Memorial Day, observed this Monday, was created to honor the memory of American soldiers who gave their lives for their country. Too often it is marked more by barbecues and consumer sales than with the somber dignity it deserves, a time to consider and give thanks for the men and women who serve in the U.S. Armed Services here and around the world to protect the homeland.
On Tuesday, Israelis and Zionists across the globe will commemorate Yom Yerushalayim (Jerusalem Day), the anniversary of the reunification of Jerusalem in June 1967, when Israel reclaimed the Old City during the Six-Day War. Those who remember that day felt a sense of the miraculous, bearing witness to a moment that was 2,000 years in the making. It was an answer to the ancient prayer, “Next year in Jerusalem.”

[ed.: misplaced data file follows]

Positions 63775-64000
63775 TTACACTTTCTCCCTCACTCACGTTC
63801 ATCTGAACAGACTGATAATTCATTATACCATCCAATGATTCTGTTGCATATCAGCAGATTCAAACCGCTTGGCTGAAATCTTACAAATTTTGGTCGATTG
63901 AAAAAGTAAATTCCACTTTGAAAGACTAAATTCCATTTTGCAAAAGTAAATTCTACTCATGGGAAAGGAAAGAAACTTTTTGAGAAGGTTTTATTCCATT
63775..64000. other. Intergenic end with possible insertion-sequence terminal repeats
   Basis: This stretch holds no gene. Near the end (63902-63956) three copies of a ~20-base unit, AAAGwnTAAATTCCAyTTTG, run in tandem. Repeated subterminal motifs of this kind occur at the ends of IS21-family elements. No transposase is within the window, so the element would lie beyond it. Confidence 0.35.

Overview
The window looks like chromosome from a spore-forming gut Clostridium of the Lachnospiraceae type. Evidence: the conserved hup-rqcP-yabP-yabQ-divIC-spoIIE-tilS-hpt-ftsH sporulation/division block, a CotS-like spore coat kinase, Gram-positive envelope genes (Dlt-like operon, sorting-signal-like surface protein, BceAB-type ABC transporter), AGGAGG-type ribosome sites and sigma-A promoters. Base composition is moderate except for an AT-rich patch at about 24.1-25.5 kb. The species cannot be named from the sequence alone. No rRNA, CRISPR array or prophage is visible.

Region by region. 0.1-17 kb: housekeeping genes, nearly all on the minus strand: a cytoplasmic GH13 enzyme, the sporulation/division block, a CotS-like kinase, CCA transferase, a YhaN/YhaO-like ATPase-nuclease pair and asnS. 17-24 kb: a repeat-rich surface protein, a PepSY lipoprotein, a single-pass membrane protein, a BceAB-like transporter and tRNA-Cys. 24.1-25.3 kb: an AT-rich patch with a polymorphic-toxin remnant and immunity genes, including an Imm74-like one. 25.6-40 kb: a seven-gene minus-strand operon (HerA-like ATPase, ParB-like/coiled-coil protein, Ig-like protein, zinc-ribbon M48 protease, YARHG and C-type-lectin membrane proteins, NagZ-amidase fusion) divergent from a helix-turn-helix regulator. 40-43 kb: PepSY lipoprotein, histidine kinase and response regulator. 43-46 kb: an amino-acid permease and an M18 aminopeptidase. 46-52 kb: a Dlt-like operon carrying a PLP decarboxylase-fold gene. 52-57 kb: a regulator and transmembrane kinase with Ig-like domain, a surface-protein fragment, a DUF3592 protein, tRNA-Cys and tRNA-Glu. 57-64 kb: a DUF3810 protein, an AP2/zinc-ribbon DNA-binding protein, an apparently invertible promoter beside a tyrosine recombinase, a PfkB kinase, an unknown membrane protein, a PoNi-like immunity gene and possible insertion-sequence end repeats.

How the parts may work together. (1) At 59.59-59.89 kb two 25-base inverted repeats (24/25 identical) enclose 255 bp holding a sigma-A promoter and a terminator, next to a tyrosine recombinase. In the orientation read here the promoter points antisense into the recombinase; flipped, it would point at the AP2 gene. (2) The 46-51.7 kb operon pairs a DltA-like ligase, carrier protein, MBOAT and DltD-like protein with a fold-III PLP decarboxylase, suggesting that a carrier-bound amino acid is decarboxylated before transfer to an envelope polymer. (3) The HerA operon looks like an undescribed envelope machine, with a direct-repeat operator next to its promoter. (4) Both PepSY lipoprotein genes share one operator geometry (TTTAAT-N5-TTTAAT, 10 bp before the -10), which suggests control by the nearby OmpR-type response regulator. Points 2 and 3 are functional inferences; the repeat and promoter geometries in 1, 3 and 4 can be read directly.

The day is one of celebration in Jerusalem, but for too many of us, especially those who have come to take Jewish statehood and a unified Jerusalem for granted, it is just another day.
We owe it to those who came before us, and to ourselves, to reflect this Memorial Day and Jerusalem Day on the sacrifices that were made on our behalf. And with gratitude and humility we should appreciate what it means to be an American Jew in the 21st century, a time and a place of more freedom for Jews than ever in our long history.